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age / 28
Daniel Bays in Westley, California on April 10, 2015. (TJ Mullinax/Good Fruit Grower)crops / Apricots, walnuts, almonds and other diversified row crops.
business / Bays Ranch, Inc.
family background / Fifth generation farmer, part owner with his father Ken Bays, grandfather Gene Bays.

How did you become a farmer?
I grew up in the family farm. I just enjoyed being outdoors. I liked the variety, challenges and projects that came along with it. I learned how to be an electrician, how to work in the shop, how to do books in the office, how to be an agronomist, how to check the fields and learn what to do. I enjoy that I’m not doing the same thing day-in, day-out.

What is your apricot season like?
With our farm, we grow about 700 acres of apricots of the Patterson variety. The majority of them go toward processing, frozen, canned, dried and juiced. Our harvest period goes from mid-June through early July, and it’s all hand picked. To do that we have from about 100 to 500 people here on any given day picking fruit to get it off to the processors.

What challenges does your farm face?
In California we’re faced with all sorts of regulations and pests, especially the last few years with the warmer than normal winters. Another challenge that’s come along with this year’s drought is not just the quantity of the water, but the quality. Using well water and the lower quality water coming out of the rivers, we’ve had to be more proactive with our soil amendments and fertilizers to try keeping the trees as healthy as possible. We don’t want to reach toxic levels with our micronutrients because of what’s naturally occurring in our groundwater.

How does your farm deal with water shortages?
These older wells stay pretty consistent and we get good water flow. The places where there’s not much water coming out—we’ve found in those wells the quality is poor. So we depended on those wells purely as an emergency insurance policy. Even as we’ve farmed those pieces of ground, we’ve been a little more conservative about the percentage of land we’ll plant with a permanent crop. Basically we cannot be too dependent because it’s not a reliable source of water.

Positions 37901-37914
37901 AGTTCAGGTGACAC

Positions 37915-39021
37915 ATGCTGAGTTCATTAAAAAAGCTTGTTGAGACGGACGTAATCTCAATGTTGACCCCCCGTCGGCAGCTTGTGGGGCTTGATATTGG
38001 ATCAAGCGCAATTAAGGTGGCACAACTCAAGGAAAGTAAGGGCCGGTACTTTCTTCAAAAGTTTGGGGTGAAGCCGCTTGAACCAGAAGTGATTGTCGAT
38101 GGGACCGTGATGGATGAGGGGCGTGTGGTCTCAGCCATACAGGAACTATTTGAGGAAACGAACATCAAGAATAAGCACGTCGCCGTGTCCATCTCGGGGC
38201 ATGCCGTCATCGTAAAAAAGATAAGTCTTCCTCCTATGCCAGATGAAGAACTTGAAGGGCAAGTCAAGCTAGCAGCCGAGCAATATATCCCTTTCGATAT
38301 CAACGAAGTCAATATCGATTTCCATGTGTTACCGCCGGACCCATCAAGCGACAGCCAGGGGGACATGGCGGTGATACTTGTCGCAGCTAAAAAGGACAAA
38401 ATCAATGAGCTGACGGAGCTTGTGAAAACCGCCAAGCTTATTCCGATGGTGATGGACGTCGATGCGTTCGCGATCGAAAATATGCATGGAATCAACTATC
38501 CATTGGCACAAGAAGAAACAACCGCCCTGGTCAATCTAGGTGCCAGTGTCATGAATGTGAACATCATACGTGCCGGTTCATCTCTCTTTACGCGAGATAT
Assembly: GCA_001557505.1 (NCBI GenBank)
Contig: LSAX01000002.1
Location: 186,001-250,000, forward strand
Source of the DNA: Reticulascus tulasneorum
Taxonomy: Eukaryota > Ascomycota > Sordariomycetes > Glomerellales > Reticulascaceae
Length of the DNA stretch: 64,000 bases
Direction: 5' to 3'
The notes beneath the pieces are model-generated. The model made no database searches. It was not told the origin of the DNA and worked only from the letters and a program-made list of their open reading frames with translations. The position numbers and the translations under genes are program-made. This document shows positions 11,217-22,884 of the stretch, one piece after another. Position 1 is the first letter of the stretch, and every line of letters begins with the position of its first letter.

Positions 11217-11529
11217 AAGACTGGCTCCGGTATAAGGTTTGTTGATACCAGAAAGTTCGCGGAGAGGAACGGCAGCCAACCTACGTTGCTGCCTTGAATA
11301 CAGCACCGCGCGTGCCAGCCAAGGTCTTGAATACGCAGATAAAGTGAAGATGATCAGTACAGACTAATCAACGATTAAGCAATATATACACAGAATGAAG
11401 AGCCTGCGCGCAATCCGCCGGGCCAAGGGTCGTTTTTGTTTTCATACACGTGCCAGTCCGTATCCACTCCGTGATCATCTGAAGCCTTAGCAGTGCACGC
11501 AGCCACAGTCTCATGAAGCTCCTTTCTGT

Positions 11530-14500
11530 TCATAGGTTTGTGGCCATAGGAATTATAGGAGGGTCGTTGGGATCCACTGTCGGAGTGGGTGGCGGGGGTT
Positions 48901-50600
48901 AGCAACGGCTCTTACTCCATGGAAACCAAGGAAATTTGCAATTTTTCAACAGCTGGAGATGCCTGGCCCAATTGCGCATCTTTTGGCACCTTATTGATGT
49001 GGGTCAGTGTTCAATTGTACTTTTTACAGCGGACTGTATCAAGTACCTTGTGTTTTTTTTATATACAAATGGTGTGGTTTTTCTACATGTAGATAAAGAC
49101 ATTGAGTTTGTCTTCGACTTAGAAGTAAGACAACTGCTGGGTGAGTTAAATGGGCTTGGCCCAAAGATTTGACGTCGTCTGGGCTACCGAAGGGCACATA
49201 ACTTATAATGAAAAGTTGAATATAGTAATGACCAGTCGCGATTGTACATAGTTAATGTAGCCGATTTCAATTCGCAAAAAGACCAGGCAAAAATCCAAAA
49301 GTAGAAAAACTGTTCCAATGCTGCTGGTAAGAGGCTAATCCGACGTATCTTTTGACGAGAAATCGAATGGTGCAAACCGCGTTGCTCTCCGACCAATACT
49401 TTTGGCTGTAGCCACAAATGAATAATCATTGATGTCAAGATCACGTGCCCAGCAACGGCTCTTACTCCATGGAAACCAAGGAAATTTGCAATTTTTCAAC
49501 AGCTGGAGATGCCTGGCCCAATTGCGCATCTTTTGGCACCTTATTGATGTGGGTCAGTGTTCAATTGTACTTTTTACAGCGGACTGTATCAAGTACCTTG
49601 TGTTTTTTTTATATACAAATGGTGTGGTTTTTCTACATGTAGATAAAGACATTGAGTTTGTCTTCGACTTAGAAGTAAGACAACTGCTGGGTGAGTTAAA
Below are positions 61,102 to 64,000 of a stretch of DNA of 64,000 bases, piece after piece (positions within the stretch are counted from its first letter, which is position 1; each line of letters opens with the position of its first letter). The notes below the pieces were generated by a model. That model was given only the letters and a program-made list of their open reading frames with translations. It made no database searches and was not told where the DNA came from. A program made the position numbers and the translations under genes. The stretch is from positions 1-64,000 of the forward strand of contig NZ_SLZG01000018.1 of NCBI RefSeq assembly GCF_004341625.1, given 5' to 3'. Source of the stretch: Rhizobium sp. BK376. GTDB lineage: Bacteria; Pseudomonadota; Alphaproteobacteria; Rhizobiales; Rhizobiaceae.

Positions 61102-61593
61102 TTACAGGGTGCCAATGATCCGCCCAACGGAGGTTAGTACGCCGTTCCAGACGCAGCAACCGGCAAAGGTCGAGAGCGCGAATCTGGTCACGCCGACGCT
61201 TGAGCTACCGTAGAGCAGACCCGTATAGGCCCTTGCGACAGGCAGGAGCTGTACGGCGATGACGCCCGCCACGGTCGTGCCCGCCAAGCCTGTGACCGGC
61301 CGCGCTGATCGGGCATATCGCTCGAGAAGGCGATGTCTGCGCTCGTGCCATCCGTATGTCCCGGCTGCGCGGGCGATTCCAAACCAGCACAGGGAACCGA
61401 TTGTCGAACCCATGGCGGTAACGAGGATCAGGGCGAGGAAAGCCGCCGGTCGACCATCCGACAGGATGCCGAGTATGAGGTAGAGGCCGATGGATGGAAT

In some of our fields our water has been zero, and we don’t have the water there for it. Thankfully our irrigation districts have been pretty good, and even our neighbors, about getting creative dealing with the water issues, from sharing pipelines, being able to pump from one canal and put it in another. That’s helped us squeak by in a lot of places. Some orchards where they’re getting up in years—we’re planning to take them out in two or three years.

Last year we took out 45 acres after harvest to stretch that water supply for the rest of the orchard. It was an older orchard with some disease problems and we figured it would be good opportunity to also give that ground a rest for a year or two.

There’s other pieces where water is tight and the trees are in better shape where we’ve taken a deficit irrigation strategy. Where normally we might be putting an inch on every week or every couple days—then we cut it down to three quarters of an inch. It stresses the trees a little bit more and you don’t have the crop load or the bud set for next year. But at least we’re keeping that orchard alive. When we do that, everything takes a little hit, instead of one particular field really taking it hard.

What’s the one thing you most enjoy?
What I’ve enjoyed has changed over time. When I was in high school I liked being in the shop tinkering on engines, welding equipment to improve things or fix things. After I returned from college, some of the water and nutrient management—the agronomy aspect—was interesting to me. As time went on, I saw with my father and grandfather that being involved in some of the politics was important.

In the future, I’m sure that several of the water boards and advisory committees, even the accounting and banking and business side will be more appealing to me.